Rye sourdough starter

This recipe is based on a recipe in Andrew Whitley’s brilliant book Bread Matters.  If you love baking bread, I urge you to buy it, as it is one of those rare books that punctures the myths around bread making and gives you the confidence to make good sour dough bread.


You need to allow 4 days to make the starter and then a further day for the bread to rise. Once your sourdough starter is made, it will keep indefinitely in the fridge.


Stone-ground organic rye flour is the easiest sourdough starter to make.  You need to find a space at home that is at a constant 28ºC to 30ºC or so, such as an airing cupboard. I used my cooking thermometer to check out the temperature of my airing cupboard.  Don’t place your bowl over direct heat, such as on a radiator. 

Makes 300g starter

100g stone-ground organic wholemeal rye flour

200g water


1  Choose the best time to start and feed your sourdough starter each day.  Rinse out a 500g container.  It can be a bowl that you’ll cover with clingfilm or a plastic container with a lid.  Wash your hands thoroughly as you’re going to use them to mix the starter.


2  Measure 25g rye flour and place in your chosen container.  Place a jug on the weighing scales.  Run the hot tap until piping hot. Pour some tap water into a bowl and check the temperature with a kitchen thermometer.  You need it to be 40ºC.  Measure out 50g hot water and using your fingers mix the water into the rye flour so that it forms a liquid paste.  Cover  loosely and place in your chosen warm place for 24 hours.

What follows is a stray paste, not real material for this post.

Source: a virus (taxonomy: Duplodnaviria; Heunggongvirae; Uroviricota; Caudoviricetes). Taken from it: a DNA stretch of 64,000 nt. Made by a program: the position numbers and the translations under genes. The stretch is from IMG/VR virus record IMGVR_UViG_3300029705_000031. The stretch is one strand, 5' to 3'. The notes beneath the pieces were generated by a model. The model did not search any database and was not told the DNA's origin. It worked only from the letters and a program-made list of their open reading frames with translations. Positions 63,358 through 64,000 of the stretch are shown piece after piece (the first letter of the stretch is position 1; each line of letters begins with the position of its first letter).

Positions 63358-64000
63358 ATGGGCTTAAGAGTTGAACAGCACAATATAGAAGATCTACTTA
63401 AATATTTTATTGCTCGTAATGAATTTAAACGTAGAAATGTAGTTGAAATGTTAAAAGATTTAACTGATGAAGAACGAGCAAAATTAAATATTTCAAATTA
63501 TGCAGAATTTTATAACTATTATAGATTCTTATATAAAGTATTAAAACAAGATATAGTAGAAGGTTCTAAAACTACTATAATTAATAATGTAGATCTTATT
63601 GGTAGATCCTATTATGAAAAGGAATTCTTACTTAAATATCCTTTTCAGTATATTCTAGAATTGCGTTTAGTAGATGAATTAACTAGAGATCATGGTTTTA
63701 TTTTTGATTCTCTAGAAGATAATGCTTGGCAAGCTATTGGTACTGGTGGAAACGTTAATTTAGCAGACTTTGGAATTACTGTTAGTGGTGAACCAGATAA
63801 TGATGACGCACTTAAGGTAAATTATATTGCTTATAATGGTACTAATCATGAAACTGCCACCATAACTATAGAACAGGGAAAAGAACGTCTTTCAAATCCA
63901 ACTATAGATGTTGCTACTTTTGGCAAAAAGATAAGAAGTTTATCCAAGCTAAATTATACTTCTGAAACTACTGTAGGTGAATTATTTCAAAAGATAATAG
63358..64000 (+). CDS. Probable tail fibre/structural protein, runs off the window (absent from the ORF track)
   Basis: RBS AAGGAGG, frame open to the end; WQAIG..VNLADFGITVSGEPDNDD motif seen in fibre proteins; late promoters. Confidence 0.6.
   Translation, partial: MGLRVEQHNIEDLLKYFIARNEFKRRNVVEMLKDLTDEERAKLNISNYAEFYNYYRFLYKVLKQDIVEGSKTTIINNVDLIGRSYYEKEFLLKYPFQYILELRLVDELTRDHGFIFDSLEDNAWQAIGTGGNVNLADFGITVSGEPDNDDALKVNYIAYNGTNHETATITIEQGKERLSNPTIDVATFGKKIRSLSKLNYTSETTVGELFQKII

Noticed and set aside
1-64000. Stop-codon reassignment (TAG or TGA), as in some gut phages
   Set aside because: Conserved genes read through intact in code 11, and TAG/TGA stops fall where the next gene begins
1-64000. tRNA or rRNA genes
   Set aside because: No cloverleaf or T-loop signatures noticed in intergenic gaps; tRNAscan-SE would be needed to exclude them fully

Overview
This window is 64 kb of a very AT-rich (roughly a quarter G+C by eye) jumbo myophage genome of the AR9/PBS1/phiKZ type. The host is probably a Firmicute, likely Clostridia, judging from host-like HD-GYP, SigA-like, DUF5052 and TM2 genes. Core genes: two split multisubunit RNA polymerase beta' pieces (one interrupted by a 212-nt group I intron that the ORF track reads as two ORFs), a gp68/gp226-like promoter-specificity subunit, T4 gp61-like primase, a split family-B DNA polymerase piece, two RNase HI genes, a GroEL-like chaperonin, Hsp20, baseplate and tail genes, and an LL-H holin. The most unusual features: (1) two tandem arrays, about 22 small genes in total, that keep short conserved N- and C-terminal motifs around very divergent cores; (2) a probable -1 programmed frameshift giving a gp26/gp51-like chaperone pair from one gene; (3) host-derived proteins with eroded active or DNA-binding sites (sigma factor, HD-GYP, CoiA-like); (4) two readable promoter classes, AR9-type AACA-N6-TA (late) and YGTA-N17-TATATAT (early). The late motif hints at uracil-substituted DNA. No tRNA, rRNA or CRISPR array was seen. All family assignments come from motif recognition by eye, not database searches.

3  The next day (day 2) the mixture should look a little alive and smelling slightly sour.  Mix a further 25g rye flour and 50g water at 40ºC into the mixture.  Cover loosely and return to the warm place for 24 hours.


4  On the third day, the mixture should be frothy and developing a pleasantly sour smell. Add 25g rye flour and 50g water at 40ºC to the mixture.  Cover loosely and return to the warm place for 24 hours.


5  On the fourth day, the mixture may have separated slightly, but don’t worry, just repeat the process of adding 25g rye flour and 50g water at 40ºC to the mixture.  Cover and return to the warm place for 24 hours.


6  Remove your starter from its warm place.  It should smell quite ‘sour dough-ish’ and taste mildly acidic.  It is ready to use, but you can store it covered and chilled in the fridge indefinitely.  It will separate and form a dark brown liquid on the surface, but it’s perfectly happy and ready to be reactivated with more food. 


7  Every time you feel like making bread, just feed your starter by mixing in 25g rye flour with 50g warm water.  I just leave it out in the kitchen, covered until it starts to bubble (see photo) and then I return it to the fridge and use when I’m ready.  It usually takes a few hours to spring back to life.

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